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'IDOLizing' low cholesterol

Date:
July 18, 2011
Source:
Journal of Clinical Investigation
Summary:
High levels of "bad" cholesterol (LDL cholesterol) are a risk factor for developing a disease of the major arterial blood vessels that is one of the major causes of heart attack and stroke. New human genetic and mechanistic studies have now identified the protein MYLIP (also known as IDOL) as a potential new target for an LDL cholesterol-lowering therapeutic.

High levels of 'bad' cholesterol (LDL cholesterol) are a risk factor for developing atherosclerotic cardiovascular disease (ASCVD) -- a disease of the major arterial blood vessels that is one of the major causes of heart attack and stroke. Although the use of statins and the adoption of lifestyle changes to reduce LDL cholesterol levels have decreased the incidence of and mortality from ASCVD, many individuals fail to reach target levels of LDL cholesterol.

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Researchers are therefore seeking new targets for LDL cholesterol-lowering therapeutics.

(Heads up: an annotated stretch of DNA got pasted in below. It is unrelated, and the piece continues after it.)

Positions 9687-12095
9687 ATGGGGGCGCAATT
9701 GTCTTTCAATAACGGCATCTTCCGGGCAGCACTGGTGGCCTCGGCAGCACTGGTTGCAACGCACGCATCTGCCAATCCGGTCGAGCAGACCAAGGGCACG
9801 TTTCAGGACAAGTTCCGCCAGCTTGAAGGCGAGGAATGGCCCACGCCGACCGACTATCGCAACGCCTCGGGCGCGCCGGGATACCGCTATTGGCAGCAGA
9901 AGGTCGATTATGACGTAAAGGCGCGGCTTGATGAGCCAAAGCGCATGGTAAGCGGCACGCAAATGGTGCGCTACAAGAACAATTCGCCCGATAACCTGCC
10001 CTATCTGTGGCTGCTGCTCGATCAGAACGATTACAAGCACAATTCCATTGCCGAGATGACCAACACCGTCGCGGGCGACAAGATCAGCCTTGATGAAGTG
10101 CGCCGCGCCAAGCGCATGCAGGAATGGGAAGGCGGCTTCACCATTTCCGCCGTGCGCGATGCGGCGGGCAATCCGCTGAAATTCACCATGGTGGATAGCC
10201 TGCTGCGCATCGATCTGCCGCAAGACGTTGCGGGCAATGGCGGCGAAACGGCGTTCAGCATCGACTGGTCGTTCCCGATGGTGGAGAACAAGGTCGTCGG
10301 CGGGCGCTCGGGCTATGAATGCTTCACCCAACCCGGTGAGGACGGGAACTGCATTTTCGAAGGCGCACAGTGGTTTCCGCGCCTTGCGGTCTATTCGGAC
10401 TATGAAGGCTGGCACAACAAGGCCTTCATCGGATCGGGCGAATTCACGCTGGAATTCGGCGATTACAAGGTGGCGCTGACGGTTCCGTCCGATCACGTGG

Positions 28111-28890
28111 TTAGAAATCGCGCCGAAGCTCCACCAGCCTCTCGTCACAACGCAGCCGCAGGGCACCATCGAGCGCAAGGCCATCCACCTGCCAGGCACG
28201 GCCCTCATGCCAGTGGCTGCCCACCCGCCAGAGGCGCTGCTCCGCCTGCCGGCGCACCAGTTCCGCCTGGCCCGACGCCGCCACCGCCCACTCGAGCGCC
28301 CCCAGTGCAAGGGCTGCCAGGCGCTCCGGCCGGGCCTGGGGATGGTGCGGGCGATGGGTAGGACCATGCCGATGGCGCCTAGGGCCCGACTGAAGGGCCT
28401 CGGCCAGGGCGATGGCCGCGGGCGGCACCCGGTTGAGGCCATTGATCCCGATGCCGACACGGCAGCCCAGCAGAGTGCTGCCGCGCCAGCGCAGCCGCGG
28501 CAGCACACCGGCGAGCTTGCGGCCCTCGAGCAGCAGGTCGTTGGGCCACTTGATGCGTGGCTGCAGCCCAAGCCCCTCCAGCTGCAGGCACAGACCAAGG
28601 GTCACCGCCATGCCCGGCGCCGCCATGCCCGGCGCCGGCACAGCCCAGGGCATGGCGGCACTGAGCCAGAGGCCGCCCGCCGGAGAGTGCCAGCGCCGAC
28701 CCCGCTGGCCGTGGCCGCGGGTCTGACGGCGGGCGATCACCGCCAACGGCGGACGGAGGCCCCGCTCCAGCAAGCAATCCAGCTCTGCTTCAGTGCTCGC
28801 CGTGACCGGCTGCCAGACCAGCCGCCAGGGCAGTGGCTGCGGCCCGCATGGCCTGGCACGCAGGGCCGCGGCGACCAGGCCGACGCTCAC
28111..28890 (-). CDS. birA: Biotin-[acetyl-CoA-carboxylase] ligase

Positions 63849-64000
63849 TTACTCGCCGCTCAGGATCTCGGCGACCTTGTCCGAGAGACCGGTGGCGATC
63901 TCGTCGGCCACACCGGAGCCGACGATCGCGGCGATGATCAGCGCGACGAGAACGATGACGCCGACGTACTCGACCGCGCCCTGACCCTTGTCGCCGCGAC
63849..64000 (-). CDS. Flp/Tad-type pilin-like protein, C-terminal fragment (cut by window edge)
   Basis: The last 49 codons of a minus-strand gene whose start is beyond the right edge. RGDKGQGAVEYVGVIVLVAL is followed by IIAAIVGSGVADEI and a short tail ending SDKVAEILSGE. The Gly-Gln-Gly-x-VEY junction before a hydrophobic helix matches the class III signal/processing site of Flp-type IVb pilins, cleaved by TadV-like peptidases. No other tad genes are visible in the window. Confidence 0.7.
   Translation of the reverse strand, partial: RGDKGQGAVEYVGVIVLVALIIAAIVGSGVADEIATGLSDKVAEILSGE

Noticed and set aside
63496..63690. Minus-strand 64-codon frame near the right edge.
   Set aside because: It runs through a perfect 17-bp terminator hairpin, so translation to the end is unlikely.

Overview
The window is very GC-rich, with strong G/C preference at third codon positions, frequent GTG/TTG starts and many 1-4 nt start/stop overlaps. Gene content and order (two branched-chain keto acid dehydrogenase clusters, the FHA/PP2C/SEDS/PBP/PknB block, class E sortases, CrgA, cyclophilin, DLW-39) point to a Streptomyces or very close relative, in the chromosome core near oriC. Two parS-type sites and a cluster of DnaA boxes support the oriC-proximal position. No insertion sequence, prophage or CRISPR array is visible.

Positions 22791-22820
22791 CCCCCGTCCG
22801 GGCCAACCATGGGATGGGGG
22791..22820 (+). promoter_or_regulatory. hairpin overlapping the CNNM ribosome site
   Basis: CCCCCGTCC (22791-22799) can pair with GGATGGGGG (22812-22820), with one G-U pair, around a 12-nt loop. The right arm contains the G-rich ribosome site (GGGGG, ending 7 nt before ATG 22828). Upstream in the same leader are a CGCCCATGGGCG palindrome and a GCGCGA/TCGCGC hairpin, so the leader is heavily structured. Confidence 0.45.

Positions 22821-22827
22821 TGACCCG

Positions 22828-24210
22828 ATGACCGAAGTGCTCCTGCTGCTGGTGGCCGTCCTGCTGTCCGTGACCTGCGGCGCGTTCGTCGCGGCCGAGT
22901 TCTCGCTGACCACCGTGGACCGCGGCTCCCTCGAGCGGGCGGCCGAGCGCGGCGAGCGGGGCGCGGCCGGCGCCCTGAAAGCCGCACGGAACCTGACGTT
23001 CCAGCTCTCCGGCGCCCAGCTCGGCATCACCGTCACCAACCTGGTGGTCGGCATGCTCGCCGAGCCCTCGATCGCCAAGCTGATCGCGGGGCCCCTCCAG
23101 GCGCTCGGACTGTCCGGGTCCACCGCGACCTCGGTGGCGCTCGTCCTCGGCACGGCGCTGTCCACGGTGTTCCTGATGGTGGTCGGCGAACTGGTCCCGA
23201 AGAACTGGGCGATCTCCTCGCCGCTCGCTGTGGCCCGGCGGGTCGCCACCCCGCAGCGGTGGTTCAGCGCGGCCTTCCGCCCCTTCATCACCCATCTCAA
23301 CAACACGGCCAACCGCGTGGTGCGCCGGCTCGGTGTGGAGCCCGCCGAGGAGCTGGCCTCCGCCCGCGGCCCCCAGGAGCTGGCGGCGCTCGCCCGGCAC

Human genetic and mechanistic studies by a team of researchers, led by Päivi Pajukanta, at the David Geffen School of Medicine at the University of California Los Angeles, Los Angeles, has now identified the protein MYLIP (also known as IDOL) as a potential new target in this context.

The research appears in the Journal of Clinical Investigation.


Story Source:

The above story is based on materials provided by Journal of Clinical Investigation. Note: Materials may be edited for content and length.


Journal Reference:

  1. Daphna Weissglas-Volkov, Anna C. Calkin, Teresa Tusie-Luna, Janet S. Sinsheimer, Noam Zelcer, Laura Riba, Ana Maria Vargas Tino, Maria Luisa Ordoñez-Sánchez, Ivette Cruz-Bautista, Carlos A. Aguilar-Salinas, Peter Tontonoz, Päivi Pajukanta. The N342S MYLIP polymorphism is associated with high total cholesterol and increased LDL receptor degradation in humans. Journal of Clinical Investigation, 2011; DOI: 10.1172/JCI45504

Cite This Page:

Journal of Clinical Investigation. "'IDOLizing' low cholesterol." ScienceDaily. ScienceDaily, 18 July 2011. <www.sciencedaily.com/releases/2011/07/110718121546.htm>.
Journal of Clinical Investigation. (2011, July 18). 'IDOLizing' low cholesterol. ScienceDaily. Retrieved March 2, 2015 from www.sciencedaily.com/releases/2011/07/110718121546.htm
Journal of Clinical Investigation. "'IDOLizing' low cholesterol." ScienceDaily. www.sciencedaily.com/releases/2011/07/110718121546.htm (accessed March 2, 2015).

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